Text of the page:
Funnel 42 is pivoted from a first, stored position down in recess 26 (FIG. 4) to a second position in which arm 32 is extended, or raised, to position funnel 42 in close approximation with the location from which used oil or other fluid is to be collected for draining the oil or other fluid from the vehicle, the fluid being caught by funnel 42 and directed down through arm 32 into container 12 through the collar 30 and hole 28. In the preferred embodiment, funnel 42 can be raised as much as twenty (20) or more inches from the surface upon which the apparatus rests.
Recess 26 serves as a means for storing arm 32 and funnel 42 substantially within the external confines of container 12, e.g., so that the funnel 42 does not protrude significantly from the surface of the first side 14 of container 12, and because container 12 is sized to fit under most vehicles when resting on the second side 16 thereof, storing funnel 42 and arm 32 in that manner facilitates the positioning of the apparatus 10 under the vehicle. It is the ability of the funnel 42 to be raised and lowered in this fashion which is so important to the function of the apparatus 10 of the present invention. In other words, to facilitate the positioning of the apparatus 10 under a vehicle, the vertical dimension of the apparatus 10 when the apparatus rests on the second side 16 thereof must be minimized while at the same time providing for the raising of funnel 42 so as to be able to position funnel 42 in close approximation to a drain plug (not shown) which may be two feet or more above the surface on which the apparatus 10 rests. To accomplish this function, a significant portion of the vertical dimension (vertical with reference to when the apparatus 10 rests on the second side 16 thereof) of funnel 42 is positioned within the recess 26 when in the first, stored position. Coincidentally, the storing of the arm 32 and funnel 42 in that first position provides the first side 14 of container 12 with a relatively obstruction-free surface providing ease of storage of the apparatus 10 between uses. Once positioned under the vehicle from which oil or other fluid is to be collected, arm 32 and funnel 42 are pivoted until funnel 42 is positioned close to the crankcase drain plug, oil filter neck, radiator stopcock, transmission or brake fluid drain plug, or other location from which oil or fluid is to be collected so that the distance between the opening into container 12 is effectively reduced to insure that the fluid is collected by funnel 42 and directed into container 12.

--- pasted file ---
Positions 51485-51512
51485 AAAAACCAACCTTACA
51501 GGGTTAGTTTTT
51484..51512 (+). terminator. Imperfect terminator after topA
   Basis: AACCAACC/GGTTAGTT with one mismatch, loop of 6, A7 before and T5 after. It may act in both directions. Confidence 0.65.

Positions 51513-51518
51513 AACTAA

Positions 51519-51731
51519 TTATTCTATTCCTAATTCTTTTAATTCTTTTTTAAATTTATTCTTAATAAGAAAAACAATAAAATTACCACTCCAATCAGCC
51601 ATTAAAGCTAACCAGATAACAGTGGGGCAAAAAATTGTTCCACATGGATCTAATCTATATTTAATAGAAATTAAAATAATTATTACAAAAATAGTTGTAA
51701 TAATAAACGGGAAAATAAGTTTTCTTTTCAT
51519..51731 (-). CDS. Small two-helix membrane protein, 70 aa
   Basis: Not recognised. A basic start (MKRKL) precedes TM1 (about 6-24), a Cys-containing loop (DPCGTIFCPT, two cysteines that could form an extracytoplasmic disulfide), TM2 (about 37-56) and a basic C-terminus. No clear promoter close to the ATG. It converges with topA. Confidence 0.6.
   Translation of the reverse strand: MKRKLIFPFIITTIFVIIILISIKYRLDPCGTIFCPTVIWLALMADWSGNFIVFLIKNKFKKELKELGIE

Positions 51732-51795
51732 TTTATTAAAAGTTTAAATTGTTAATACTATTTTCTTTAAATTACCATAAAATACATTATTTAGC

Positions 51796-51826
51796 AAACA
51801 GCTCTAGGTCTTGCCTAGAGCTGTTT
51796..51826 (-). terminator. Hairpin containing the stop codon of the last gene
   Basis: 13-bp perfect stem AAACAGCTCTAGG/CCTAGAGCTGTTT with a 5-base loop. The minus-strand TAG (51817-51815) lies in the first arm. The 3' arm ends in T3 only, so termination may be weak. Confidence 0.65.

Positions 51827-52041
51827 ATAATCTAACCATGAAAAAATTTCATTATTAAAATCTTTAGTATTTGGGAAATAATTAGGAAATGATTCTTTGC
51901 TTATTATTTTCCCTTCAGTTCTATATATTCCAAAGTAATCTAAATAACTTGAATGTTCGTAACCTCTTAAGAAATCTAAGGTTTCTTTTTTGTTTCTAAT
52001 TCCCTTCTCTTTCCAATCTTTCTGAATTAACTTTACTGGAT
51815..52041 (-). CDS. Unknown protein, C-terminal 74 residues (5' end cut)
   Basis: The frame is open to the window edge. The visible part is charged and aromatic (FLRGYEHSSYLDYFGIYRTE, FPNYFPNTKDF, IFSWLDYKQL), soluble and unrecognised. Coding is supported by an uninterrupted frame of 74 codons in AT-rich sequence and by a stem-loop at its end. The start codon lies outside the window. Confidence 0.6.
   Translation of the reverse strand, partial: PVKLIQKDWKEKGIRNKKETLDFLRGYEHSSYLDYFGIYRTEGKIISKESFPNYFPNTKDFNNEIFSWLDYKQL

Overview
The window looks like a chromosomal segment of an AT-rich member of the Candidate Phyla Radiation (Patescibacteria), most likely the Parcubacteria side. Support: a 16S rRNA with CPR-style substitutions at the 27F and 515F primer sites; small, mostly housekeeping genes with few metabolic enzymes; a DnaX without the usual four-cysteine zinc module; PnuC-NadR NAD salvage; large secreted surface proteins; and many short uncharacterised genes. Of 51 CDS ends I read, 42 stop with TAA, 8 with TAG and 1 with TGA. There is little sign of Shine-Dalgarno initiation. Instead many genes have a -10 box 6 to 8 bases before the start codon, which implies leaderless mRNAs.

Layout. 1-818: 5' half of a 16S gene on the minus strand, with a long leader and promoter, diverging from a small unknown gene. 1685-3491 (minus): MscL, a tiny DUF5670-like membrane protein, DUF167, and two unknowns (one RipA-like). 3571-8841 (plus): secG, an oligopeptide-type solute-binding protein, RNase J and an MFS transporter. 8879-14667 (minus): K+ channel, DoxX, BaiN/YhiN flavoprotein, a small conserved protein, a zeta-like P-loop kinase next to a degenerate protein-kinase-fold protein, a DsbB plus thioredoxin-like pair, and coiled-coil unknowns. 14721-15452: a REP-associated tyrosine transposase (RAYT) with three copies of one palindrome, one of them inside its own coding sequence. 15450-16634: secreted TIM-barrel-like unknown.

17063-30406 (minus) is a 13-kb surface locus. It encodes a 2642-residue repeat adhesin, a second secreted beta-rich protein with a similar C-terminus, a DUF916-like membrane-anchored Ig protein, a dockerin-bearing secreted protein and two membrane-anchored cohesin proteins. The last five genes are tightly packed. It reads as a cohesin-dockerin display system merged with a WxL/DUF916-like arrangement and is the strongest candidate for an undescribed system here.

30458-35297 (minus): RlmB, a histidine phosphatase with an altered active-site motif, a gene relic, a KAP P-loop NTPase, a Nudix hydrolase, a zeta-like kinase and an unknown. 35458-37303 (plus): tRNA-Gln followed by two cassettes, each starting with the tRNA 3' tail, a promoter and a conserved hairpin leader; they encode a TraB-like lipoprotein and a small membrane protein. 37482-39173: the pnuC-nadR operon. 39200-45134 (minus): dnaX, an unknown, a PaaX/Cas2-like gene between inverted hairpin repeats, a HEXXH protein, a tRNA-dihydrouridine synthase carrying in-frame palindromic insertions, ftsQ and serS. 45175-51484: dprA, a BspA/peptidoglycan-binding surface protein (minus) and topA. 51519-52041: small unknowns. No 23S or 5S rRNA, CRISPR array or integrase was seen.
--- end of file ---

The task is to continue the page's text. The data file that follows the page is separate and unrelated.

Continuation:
Referring now to FIGS. 2 and 3, it can be seen that the bottom of recess 26 is provided with a plurality of notches 68 for receiving the free end of the rod 66 which is pivotally mounted to pivoting arm 32 by press fitting into a hole in an ear 67 formed integrally with pivoting arm 32. As shown in shadow lines in FIG. 3, as funnel 42 is raised upwardly by pivoting the arm 32 from the first, stored position to the second, extended position, the free end of rod 66 catches in one of the notches 68 to lock pivoting arm 32 in that second position.